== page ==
mince meat

You can see The Grocer’s Meat, Fish & Poultry feature by clicking here.

The ‘power of collaboration’ is the new ‘joint business plan’. But as easy as it is to dismiss this fashionable grocery buzzword as yet more fluff and puff - especially in the current climate - there are sectors and categories where collaboration has been genuinely transformative. The meat sector, for example.

While models vary - ranging from the fully vertically integrated approach espoused by Morrisons to looser strategic alliances in the vein of Waitrose’s work with Dovecote Park - they all share one underlying rationale: a desire for retailers to move closer to their suppliers.

The reasons are many. They include security of supply and improved transparency and supply chain visibility - issues that still loom large post-Horsegate, amid volatile global markets.

But collaboration - that fluffy, puffy buzzword - is also vital in cold commercial terms.

The rise of the discounters has changed the game in fresh meat. To be able to compete with the prices offered by Aldi and Lidl, the traditional supermarkets have needed to take a long, hard look at their supply chains. And they’re learning that the efficiencies that make discounter-style meat pricing possible aren’t achieved by a scorched earth trader mentality, or annual tenders, or changing suppliers on a whim. They are the result of careful long-term collaboration.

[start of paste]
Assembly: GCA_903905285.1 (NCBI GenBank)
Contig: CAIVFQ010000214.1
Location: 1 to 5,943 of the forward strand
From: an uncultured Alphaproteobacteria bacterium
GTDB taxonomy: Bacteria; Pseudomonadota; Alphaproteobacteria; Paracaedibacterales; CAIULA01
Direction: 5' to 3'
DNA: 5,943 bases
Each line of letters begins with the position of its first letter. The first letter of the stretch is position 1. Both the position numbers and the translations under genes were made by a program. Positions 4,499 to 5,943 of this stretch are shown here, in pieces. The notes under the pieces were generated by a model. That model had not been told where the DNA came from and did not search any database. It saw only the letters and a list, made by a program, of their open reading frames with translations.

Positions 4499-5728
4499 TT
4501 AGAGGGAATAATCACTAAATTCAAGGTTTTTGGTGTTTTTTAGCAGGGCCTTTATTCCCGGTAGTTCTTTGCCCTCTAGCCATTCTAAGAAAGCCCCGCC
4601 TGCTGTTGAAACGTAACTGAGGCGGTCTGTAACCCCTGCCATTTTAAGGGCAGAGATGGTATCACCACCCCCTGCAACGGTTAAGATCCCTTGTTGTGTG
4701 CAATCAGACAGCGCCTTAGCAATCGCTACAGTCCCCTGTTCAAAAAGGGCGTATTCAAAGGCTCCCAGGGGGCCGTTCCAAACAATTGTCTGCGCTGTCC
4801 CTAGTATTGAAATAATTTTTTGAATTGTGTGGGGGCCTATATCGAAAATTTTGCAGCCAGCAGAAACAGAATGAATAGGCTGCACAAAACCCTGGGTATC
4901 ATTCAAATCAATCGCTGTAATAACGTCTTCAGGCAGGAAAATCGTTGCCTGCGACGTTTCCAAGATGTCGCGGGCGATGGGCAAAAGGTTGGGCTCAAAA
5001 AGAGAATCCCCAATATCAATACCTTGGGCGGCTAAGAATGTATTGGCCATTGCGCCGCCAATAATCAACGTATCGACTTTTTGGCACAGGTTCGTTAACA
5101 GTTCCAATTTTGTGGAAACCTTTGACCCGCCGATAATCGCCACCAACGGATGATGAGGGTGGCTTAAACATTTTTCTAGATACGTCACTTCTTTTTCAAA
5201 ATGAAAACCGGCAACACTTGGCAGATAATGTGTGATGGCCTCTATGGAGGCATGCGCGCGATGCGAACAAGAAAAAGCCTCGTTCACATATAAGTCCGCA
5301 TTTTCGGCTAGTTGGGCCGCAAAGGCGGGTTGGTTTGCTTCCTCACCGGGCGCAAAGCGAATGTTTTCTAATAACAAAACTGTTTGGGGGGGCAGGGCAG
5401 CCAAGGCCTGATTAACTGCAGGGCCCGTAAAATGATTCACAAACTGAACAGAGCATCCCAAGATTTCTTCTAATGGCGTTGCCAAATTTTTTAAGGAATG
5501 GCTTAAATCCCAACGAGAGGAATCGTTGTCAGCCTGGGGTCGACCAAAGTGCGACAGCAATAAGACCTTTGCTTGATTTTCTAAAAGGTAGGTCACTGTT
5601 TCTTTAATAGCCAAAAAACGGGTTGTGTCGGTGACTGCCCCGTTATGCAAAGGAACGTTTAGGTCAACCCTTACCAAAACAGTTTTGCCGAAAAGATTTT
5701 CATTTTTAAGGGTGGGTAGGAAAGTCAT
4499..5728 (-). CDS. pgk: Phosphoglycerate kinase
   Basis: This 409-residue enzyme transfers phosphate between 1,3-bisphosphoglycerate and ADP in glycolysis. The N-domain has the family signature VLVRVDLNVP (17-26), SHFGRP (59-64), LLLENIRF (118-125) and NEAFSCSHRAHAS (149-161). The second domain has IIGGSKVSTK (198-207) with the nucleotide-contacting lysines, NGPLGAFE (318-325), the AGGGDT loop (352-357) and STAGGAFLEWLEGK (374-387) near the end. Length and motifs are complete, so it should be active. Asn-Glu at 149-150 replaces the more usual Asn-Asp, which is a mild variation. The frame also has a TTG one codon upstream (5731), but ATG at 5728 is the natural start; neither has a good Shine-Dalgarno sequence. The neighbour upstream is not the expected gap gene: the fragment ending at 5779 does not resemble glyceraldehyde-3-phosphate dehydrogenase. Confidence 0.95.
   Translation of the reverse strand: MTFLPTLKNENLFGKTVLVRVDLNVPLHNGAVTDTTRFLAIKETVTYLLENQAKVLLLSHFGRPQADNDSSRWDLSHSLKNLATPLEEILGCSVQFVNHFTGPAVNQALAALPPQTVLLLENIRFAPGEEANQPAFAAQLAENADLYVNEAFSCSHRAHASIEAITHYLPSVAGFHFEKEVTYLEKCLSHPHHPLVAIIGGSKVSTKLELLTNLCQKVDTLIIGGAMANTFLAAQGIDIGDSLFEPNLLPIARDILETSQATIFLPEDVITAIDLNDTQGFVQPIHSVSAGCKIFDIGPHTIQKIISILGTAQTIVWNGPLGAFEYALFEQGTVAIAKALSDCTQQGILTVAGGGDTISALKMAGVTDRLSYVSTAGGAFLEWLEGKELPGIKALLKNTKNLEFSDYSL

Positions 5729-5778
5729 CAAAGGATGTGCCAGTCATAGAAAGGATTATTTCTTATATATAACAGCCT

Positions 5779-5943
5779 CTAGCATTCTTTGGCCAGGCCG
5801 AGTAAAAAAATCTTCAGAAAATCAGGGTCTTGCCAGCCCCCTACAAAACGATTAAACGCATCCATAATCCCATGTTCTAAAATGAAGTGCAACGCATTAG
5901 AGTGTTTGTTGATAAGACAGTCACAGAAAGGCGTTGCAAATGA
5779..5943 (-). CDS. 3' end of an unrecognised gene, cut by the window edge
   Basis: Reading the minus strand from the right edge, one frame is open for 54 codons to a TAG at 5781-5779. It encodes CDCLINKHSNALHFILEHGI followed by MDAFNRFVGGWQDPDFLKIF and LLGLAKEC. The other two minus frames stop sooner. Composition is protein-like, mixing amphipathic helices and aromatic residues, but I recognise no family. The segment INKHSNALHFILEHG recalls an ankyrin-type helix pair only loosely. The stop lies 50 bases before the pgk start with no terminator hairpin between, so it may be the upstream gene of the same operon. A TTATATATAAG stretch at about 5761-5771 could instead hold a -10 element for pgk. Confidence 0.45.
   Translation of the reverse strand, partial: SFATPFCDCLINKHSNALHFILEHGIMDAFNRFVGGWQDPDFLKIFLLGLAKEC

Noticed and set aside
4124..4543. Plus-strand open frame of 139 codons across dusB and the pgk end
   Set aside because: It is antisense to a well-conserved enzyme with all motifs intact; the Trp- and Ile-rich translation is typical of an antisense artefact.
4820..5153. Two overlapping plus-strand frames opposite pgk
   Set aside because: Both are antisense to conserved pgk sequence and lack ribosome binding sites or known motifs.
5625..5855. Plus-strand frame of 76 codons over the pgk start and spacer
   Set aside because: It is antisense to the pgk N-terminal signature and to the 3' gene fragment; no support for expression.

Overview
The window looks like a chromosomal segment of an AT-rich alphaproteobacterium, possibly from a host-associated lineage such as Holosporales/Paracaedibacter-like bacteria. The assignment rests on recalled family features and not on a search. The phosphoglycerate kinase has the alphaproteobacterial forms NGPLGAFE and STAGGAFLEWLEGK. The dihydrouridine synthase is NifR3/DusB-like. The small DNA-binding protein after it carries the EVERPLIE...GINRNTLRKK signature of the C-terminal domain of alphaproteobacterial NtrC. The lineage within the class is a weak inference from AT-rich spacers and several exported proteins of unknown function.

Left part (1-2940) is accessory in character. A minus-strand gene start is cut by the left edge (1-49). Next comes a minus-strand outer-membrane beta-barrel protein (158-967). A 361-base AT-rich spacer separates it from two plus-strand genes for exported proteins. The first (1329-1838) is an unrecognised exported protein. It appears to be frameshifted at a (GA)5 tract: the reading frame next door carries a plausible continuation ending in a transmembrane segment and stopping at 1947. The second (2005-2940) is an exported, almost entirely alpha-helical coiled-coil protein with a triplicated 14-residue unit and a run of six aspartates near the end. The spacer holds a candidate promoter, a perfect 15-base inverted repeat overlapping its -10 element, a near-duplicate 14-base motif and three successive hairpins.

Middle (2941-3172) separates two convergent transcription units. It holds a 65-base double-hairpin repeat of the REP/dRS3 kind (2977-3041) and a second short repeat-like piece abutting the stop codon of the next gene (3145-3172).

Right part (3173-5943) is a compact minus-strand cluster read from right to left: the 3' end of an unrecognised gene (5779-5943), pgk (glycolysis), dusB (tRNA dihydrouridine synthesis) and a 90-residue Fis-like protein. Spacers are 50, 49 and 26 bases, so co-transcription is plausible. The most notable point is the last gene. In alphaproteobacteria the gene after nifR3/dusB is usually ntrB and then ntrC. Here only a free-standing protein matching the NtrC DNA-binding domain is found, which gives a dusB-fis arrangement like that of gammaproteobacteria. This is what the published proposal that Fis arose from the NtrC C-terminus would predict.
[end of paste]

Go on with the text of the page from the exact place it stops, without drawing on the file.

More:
Not that all collaborative models deliver equally well on that front, of course. As we explore in our Meat, Fish & Poultry feature this week, some industry players have managed to get more value out of their collaborations than others - and tying your fate to a particular supplier long term brings risks as well as rewards.

On the whole, however, there is little doubt collaboration will remain top of the agenda. The meat, fish & poultry sectors face formidable challenges - campylobacter and antimicrobial resistance being further impostors - that simply cannot be solved alone. To stand a chance of cracking any of these, retailers, suppliers - and also farmers - will have to make partnerships their top priority.